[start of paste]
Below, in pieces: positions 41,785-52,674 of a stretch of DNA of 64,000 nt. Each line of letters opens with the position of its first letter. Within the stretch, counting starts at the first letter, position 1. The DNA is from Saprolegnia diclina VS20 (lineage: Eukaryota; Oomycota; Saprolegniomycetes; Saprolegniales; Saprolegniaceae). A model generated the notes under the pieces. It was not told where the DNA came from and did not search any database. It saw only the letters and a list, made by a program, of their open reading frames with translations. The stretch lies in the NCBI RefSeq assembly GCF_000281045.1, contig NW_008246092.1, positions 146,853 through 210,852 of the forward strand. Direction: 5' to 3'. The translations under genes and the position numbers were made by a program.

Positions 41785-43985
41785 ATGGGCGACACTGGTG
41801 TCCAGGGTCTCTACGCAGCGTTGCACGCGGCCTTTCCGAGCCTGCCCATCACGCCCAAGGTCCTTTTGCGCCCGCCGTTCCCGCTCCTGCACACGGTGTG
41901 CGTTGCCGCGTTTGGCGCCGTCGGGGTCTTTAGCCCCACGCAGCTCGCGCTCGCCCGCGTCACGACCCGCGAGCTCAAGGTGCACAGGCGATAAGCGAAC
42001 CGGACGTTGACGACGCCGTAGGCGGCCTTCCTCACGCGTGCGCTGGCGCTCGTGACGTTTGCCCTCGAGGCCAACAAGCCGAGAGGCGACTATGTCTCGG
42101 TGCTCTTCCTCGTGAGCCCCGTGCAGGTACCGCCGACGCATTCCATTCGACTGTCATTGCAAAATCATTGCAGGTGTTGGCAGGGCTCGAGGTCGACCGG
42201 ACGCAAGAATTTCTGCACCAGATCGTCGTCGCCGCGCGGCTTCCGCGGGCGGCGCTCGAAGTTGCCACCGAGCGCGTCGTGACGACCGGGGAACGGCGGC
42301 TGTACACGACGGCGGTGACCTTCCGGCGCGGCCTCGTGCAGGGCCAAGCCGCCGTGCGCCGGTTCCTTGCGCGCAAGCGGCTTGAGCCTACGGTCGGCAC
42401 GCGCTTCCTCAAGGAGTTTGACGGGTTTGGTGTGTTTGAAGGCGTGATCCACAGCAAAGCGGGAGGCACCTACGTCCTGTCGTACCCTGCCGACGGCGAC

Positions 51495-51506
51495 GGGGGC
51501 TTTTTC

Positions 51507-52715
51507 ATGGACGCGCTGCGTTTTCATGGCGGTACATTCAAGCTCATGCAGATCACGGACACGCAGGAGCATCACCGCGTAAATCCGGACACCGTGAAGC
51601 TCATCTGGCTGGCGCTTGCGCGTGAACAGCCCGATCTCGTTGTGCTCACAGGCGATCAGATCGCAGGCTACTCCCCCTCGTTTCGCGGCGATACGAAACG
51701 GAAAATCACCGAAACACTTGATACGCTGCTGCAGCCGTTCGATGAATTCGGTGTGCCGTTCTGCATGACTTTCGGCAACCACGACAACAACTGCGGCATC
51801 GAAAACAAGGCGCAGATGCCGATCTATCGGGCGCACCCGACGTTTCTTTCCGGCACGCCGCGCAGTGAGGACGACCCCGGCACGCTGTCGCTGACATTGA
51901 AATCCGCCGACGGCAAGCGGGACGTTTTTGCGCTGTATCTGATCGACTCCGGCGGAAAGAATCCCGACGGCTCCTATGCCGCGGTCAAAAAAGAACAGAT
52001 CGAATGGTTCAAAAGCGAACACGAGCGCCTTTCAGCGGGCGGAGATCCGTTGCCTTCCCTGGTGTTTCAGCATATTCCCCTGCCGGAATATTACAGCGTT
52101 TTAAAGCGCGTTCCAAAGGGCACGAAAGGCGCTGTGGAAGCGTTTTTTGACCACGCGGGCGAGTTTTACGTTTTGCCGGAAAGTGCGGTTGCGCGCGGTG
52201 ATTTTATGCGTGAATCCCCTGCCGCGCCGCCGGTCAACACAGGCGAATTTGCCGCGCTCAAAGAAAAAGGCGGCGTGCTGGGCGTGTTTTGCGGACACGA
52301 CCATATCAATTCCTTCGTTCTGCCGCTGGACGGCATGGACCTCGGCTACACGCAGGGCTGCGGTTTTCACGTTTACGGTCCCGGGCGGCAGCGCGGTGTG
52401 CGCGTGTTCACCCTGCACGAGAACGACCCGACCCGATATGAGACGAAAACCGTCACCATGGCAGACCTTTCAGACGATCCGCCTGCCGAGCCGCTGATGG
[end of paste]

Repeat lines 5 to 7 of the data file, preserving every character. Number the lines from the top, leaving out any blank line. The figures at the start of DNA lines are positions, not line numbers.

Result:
41901 CGTTGCCGCGTTTGGCGCCGTCGGGGTCTTTAGCCCCACGCAGCTCGCGCTCGCCCGCGTCACGACCCGCGAGCTCAAGGTGCACAGGCGATAAGCGAAC
42001 CGGACGTTGACGACGCCGTAGGCGGCCTTCCTCACGCGTGCGCTGGCGCTCGTGACGTTTGCCCTCGAGGCCAACAAGCCGAGAGGCGACTATGTCTCGG
42101 TGCTCTTCCTCGTGAGCCCCGTGCAGGTACCGCCGACGCATTCCATTCGACTGTCATTGCAAAATCATTGCAGGTGTTGGCAGGGCTCGAGGTCGACCGG